Lack of support for 'subjective' and 'under-funded' threshold awards. Warwick Mansell reports
FEWER than one headteacher in three is in favour of performance pay, two years after the scheme was introduced and despite new Government moves to extend it throughout the profession.
A survey of 1,000 heads conducted by academics at Exeter University reveals only 28.6 per cent support it, just as the Government moves to incorporate merit pay into main salary scales.
Comments from respondents included: "The time and bureaucracy involved are horrendous," from a secondary head. And: "Too subjective and open to wide interpretation," from a primary head.
The survey also uncovered serious concerns about funding for the latest round of performance pay, in which thousands of experienced teachers on the upper pay spine are to receive pound;1,000 rises.
Last year, the Government headed off industrial action by headteachers'
leaders over the funding for the merit awards by releasing an extra pound;15-pound;20 million.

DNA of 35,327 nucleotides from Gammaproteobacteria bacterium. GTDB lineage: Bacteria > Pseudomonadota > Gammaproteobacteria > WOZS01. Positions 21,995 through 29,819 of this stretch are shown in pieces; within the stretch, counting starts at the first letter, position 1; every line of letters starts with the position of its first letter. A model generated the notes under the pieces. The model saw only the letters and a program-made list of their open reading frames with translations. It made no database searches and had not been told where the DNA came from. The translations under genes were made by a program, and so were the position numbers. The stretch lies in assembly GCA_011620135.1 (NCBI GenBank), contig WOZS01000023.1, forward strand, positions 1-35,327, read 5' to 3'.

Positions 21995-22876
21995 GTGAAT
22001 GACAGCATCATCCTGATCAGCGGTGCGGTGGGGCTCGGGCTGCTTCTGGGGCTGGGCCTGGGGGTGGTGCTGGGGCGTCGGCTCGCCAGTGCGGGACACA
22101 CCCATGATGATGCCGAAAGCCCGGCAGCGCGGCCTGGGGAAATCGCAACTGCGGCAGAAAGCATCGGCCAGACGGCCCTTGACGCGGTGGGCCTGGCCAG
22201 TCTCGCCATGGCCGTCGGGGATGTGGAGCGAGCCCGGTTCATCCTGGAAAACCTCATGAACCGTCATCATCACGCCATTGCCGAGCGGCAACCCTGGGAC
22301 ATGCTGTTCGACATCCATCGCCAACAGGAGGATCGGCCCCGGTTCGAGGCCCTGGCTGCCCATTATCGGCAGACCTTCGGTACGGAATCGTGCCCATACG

But the survey reveals that, despite this, only one head in three believes they have received enough Government money to reward all eligible teachers.
Ted Wragg, professor of education at Exeter, who led the research, said attitudes towards performance pay were virtually unchanged from a similar survey, carried out as the scheme was introduced in 2000.
He said: "The argument the Government has always used was that heads would get behind performance pay as they got used to it. This suggests the opposite. I would find it very disappointing if I were the Government."
The School Teachers' Review Body is due to make a recommendation on ministers' proposals to extend performance pay throughout the profession later this month.
The survey also raises questions about the effectiveness of performance management, the system linked to pay in which teachers' performance is assessed against a series of objectives.
Although just over half said it had some impact on classroom practice, only one in 10 believed it had made a big difference. One of those who criticised it said: "It's an additional burden which is not achieving anything of consequence."
The survey supports claims that the pupil testing regime is now driven at least in part by the need to provide data to assess teachers' performance, after 97 per cent of heads said their staff had been set objectives linked to pupil attainment.
Professor Wragg said that despite many having reservations, heads were committed to implementing it effectively, some having "written off weeks" to do so.
The survey findings are to be published in full later this year.
Leadership grant, 9